“Pondering the Pundits” is an Open Thread. It is a selection of editorials and opinions from> around the news medium and the internet blogs. The intent is to provide a forum for your reactions and opinions, not just to the opinions presented, but to what ever you find important.
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Paul Krugman: The Balloon, the Box and Health Care
Imagine a man who for some reason is determined to stuff a balloon into a box — a box that, aside from being the wrong shape, just isn’t big enough. He starts working at one corner, pushing the balloon into position. But then he realizes that the air he’s squeezed out at one end has caused the balloon to expand elsewhere. So he tries at the opposite corner, but this undoes his original work.
If he’s stupid or obsessive enough, he can spend a long time at this exercise, trying it from various different angles, and maybe even briefly convince himself that he’s making progress. But he’s kidding himself: No matter what he does, the balloon isn’t going to fit in that box.
Now you understand what’s happening to G.O.P. efforts to repeal and replace the Affordable Care Act.
Eugene Robinson: The GOP’s latest health-care plan is comically bad
House Republicans are apparently ready for yet another attempt to snatch health insurance away from constituents who need it. Someone should remind Speaker Paul Ryan of a saying often attributed to his legendary predecessor Sam Rayburn: “There’s no education in the second kick of the mule.”
Having failed miserably to win passage of an abomination of a bill — the American Health Care Act — Ryan (R-Wis.) and his minions are back with something even worse. A draft framework being circulated this week would pretend to keep the parts of Obamacare that people like, but allow states to take these benefits away. We see what you’re doing, folks.
This is getting silly. What part of “forget it” do Republicans not understand?
John Nichols: Donald Trump’s ‘Buy American’ Initiative Is a Lie
There is a good argument to be made for so-called “Buy American” initiatives. Done right—as part of a national industrial policy that embraces smart regional development and fair-trade protections—they can play a real role in creating sustainable, long-term prosperity.
Unfortunately, Donald Trump is not doing it right. His combination of crude nationalism and failed conservative economic calculations makes “Buy American” into a bumpersticker slogan on the back of a truck that is hurtling toward the economic low road.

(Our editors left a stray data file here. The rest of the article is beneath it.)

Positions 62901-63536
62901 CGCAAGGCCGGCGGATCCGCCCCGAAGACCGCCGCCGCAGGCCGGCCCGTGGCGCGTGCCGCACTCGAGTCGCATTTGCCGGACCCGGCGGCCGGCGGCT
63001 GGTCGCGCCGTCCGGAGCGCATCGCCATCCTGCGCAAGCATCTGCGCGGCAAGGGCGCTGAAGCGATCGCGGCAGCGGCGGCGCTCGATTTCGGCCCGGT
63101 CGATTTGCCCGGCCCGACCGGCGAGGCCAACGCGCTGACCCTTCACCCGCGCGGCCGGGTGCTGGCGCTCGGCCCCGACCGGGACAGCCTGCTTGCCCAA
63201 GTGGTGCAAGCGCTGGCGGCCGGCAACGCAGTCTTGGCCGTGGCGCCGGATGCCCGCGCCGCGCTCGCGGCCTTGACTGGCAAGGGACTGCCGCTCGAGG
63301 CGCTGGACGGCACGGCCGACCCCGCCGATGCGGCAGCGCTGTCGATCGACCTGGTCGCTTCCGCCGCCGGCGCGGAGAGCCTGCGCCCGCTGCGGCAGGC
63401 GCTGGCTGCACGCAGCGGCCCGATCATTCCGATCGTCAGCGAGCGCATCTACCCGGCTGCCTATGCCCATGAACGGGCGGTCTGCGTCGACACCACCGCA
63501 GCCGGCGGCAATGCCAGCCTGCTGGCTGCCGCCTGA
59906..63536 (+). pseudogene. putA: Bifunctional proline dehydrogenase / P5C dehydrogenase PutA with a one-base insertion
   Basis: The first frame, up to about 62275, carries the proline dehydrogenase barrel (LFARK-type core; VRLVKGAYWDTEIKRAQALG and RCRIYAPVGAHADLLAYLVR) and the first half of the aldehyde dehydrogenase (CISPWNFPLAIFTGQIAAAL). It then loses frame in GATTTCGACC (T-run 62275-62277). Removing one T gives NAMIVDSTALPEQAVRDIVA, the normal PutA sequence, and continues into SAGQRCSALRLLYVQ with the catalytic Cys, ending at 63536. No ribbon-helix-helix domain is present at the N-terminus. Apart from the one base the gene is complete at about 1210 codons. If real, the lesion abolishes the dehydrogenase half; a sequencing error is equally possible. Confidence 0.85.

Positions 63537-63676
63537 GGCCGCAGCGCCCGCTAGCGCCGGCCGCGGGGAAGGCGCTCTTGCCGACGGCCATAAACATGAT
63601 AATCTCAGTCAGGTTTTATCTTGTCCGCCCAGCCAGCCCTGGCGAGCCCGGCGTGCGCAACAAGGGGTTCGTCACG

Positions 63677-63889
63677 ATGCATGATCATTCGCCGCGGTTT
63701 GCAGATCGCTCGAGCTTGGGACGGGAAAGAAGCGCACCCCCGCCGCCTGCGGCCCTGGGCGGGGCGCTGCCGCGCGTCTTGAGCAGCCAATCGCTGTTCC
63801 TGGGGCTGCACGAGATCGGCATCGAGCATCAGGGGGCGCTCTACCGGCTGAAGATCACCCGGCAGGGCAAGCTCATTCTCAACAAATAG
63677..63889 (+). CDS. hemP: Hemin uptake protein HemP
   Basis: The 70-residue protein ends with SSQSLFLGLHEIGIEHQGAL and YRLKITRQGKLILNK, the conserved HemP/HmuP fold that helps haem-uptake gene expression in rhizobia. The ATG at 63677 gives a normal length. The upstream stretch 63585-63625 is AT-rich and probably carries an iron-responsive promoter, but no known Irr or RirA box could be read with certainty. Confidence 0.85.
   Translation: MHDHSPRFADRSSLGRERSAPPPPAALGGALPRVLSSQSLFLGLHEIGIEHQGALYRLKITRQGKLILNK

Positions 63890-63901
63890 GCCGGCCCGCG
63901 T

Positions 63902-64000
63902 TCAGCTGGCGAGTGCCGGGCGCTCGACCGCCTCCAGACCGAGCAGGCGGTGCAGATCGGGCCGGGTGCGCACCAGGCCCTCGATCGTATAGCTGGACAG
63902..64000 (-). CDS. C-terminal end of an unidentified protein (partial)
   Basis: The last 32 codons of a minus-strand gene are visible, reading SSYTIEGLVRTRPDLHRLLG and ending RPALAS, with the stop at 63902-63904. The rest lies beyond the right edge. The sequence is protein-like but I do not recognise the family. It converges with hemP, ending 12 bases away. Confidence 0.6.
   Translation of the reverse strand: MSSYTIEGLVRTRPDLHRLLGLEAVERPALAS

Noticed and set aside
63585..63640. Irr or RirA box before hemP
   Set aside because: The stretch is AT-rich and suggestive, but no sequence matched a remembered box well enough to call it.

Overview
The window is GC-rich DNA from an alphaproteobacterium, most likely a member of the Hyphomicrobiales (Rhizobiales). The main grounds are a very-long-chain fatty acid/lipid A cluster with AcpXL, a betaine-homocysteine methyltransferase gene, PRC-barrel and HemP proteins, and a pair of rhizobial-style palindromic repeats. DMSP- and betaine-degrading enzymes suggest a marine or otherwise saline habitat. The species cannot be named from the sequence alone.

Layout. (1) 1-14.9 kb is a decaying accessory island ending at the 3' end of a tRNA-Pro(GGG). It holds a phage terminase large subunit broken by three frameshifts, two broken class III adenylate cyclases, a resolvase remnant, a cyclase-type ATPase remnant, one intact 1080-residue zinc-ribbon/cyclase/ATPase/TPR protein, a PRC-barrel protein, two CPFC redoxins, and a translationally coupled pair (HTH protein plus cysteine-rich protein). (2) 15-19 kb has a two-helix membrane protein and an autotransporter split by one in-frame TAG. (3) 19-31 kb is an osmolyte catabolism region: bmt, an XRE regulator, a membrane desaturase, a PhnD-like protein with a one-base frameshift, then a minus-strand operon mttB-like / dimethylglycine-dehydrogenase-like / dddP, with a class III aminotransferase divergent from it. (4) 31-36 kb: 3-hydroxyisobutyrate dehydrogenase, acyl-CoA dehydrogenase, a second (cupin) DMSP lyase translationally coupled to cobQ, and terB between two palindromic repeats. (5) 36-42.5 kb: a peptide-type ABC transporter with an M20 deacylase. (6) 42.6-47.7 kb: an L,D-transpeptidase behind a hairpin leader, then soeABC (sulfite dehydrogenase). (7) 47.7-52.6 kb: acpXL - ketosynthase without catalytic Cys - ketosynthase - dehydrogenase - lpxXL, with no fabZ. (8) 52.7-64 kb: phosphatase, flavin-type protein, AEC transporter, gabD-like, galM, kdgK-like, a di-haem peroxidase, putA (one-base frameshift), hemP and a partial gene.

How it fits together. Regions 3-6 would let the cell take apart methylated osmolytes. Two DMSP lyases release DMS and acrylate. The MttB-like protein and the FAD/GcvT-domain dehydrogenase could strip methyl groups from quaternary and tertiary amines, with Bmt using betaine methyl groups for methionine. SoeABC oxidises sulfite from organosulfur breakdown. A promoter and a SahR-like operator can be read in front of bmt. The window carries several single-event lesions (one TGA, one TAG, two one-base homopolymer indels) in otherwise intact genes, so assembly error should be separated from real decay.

During Tuesday’s swing into the historic Midwestern manufacturing city of Kenosha, Wisconsin, Trump restated the promises of his 2016 campaign without really taking action. It was a full-on populist spectacle. The president even brought along White House “strategist” Steve Bannon—the master manipulator of messaging for the Trump campaign who, despite the “palace intrigue” gossip of the moment, remains the populist puppeteer in the Trump White House. The main act was Trump’s signing of a much-heralded “Buy American, Hire American” executive order.
But it was mostly theater. As with Trump’s campaign promises, the executive order is full of loopholes that are designed to protect Wall Street interests and multinational corporations—at the expense of American workers and communities. The biggest of those loopholes involves the fact that dozens of countries currently get waivers that allow them to avoid following “Buy American” policies.
“It just never ends,” says Donald Trump, referring to the shooting in Paris last night. He is right, but not as he means it. What never ends is the readiness of politicians to rush to publicise and thus enhance and promote terrorist incidents. Once again Islamic State’s useful idiots are turning a violent crime on a Paris street into a global event. French ministers are plunging into their bunker. French election candidates are cancelling their campaigns. The only sane response was from an early jogger in the Champs Élysées. Asked how she could be in such a place, she replied: “Why not? We continue as normal.”
Fat chance. The presumed intention of the now dead attacker was to deflect the news agenda on the eve of the first round of the French election. If he was clever, he was also hoping to boost the fortunes of the rightwinger Marine Le Pen, and thus incur a responsive militancy among the Muslim community. He will have been encouraged by the global publicity given to last month’s stabbing of a policeman in London. By far the greatest risk of similar acts disrupting Britain’s forthcoming election is how far we publicise and react to this one.
The Slims river in northern Canada gained infamy, not for its fishing or pristine waters, but for vanishing in a matter of four days in May 2016. This week we learned that it fell victim to “river piracy” – and climate change was almost certainly to blame.
The river – which stretched up to 150 meters at its widest points and averaged depths around three meters – lost its water source to another nearby river during a period of intense melting affecting one of Canada’s largest glaciers. As a result, the Slims was reduced to a trickle in less than a week.
We can now add river piracy to the growing list of unexpected, dramatic and tragic consequences of human-caused climate change. Although this is the first observed case of river piracy, it likely won’t be the last.